- Gordon Edes, ESPN Staff Writer
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LAKE BUENA VISTA, Fla. -- Scott Boras, the agent for free agent shortstop Stephen Drew, said Wednesday that Drew will have “numerous options to choose from, options from a variety of teams,” but the Red Sox remain in play for his services.
“I think everybody agrees it worked well for everybody,’’ Boras said, referring to the year Drew just spent in Boston as the team’s every-day shortstop. “He’s certainly a candidate for them.’’
In November, the Red Sox offered a $14.1 million qualifying offer for Drew, but he turned it down, evidently confident that he would receive more lucrative multiyear offers.
Last month, a baseball source said Drew would not be returning to the Red Sox because a number of teams are willing to make multiyear offers beyond anything Boston would do.
To date, no team willing to give him such a deal has surfaced publicly, and Boras acknowledged that the compensatory draft choice attached to Drew -- and any free agent who received a qualifying offer from his 2013 team -- has a dampening effect on that player’s market.
But when asked if Drew would have any problem receiving multiyear offers, Boras smiled and said, “No, not a problem.’’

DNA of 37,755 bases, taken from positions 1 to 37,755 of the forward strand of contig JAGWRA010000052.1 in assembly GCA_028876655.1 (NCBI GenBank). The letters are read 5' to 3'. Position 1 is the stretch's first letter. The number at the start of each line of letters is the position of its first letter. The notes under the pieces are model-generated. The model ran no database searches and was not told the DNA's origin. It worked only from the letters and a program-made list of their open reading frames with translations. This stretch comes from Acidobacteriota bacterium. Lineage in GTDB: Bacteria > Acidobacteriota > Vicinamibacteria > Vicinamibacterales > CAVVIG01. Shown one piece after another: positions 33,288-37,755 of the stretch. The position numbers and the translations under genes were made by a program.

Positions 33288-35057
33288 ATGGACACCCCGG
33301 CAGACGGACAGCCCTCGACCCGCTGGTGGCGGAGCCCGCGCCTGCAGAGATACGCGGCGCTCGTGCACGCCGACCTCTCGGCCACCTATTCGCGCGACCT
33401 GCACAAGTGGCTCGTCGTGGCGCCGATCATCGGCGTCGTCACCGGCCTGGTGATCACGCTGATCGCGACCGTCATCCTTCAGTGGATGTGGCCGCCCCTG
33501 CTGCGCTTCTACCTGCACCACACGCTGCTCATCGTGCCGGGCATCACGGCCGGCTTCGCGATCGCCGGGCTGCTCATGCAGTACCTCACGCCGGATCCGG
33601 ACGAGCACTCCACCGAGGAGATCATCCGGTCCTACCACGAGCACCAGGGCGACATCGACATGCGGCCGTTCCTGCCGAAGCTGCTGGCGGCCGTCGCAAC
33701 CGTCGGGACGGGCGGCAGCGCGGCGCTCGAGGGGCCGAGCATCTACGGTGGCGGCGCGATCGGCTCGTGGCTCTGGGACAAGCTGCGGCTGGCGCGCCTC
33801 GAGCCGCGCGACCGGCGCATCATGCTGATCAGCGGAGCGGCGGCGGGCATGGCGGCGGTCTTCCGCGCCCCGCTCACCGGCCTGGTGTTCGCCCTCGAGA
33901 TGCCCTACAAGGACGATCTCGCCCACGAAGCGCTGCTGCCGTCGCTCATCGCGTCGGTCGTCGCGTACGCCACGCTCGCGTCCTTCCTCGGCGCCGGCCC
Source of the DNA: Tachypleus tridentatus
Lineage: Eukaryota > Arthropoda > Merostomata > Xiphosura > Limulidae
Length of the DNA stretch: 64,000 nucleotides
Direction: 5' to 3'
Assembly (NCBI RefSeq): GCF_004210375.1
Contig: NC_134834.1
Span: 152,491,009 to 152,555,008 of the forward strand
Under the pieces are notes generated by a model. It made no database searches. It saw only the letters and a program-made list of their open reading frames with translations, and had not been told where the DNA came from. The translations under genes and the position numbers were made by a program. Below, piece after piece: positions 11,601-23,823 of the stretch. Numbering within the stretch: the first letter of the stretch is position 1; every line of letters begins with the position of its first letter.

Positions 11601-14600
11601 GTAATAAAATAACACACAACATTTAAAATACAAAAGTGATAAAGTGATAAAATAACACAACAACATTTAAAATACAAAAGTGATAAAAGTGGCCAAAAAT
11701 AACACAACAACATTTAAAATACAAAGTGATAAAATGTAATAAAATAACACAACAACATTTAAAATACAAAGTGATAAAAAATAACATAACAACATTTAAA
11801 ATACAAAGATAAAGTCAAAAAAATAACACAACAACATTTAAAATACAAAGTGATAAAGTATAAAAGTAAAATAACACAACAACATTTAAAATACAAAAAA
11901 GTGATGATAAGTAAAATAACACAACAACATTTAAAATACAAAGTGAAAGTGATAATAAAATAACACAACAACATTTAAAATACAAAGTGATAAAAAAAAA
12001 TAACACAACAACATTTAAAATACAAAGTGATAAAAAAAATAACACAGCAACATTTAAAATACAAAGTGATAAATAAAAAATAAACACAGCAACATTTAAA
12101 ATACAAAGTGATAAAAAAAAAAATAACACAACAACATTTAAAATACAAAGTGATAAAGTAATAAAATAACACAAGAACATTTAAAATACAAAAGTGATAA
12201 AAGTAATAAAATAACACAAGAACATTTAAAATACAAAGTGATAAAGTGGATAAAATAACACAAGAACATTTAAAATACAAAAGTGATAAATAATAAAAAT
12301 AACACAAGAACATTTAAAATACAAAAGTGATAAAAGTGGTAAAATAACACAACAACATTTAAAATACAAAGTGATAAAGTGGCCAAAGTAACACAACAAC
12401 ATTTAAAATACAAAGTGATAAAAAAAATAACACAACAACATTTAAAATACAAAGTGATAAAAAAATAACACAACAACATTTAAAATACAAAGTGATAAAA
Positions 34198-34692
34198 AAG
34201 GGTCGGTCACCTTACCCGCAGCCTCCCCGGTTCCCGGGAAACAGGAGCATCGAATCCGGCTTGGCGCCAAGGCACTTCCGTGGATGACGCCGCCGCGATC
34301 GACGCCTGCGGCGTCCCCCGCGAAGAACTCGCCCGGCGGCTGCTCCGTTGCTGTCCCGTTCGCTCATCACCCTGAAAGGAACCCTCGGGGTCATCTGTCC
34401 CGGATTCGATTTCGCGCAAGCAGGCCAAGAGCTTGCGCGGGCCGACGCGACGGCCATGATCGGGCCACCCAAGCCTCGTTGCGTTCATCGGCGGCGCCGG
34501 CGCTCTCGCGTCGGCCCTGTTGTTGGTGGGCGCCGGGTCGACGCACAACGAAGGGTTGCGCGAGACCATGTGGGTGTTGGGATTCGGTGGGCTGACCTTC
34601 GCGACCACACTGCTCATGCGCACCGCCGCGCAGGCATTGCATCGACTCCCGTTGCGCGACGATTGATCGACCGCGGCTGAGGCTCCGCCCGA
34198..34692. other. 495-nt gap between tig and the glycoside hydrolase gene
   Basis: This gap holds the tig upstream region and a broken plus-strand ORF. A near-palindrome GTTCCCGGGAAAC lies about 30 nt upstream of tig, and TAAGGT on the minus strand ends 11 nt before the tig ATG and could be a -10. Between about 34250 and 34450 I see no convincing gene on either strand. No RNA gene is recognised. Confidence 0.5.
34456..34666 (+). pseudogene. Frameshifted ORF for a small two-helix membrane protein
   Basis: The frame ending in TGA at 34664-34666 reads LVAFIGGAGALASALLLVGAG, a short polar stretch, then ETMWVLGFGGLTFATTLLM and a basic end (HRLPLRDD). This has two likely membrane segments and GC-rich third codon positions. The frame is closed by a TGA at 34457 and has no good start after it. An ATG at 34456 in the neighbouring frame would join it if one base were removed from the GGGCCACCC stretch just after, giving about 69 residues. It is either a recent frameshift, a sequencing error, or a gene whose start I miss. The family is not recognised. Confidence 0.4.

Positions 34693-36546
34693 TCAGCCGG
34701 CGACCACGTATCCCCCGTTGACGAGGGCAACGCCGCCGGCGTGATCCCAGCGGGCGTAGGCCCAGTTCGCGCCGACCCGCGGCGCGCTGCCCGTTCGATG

He acknowledged that some of those offers have yet to materialize and will do so only if clubs are able to make other moves. If Drew does indeed have multiyear offers in hand, does that make it less likely that he'll return to the Sox?
“That’s not a decision Stephen has made yet,’’ Boras said. “We have to look at the totality of what’s available to him. Some of the offers are -- the positions teams are taking -- are somewhat contingent on another move. To have a full slate of what’s available to him is not yet something that is ripe.’’
That being the case, it appears that Drew will remain in a holding pattern until he has a clearer sense of what might be available. And the Red Sox, who have rookie shortstop Xander Bogaerts penciled into the lineup, are willing to wait along with Drew before widening their search for another shortstop, who would probably serve as a backup.
Drew, who made $9.5 million on a one-year deal last season, hit .253 with 13 homers and 67 RBIs in the regular season. His .777 OPS was second among American League shortstops with more than 500 at-bats. He played excellent defense during the postseason but struggled mightily at the plate, going 6-for-54 (.111).
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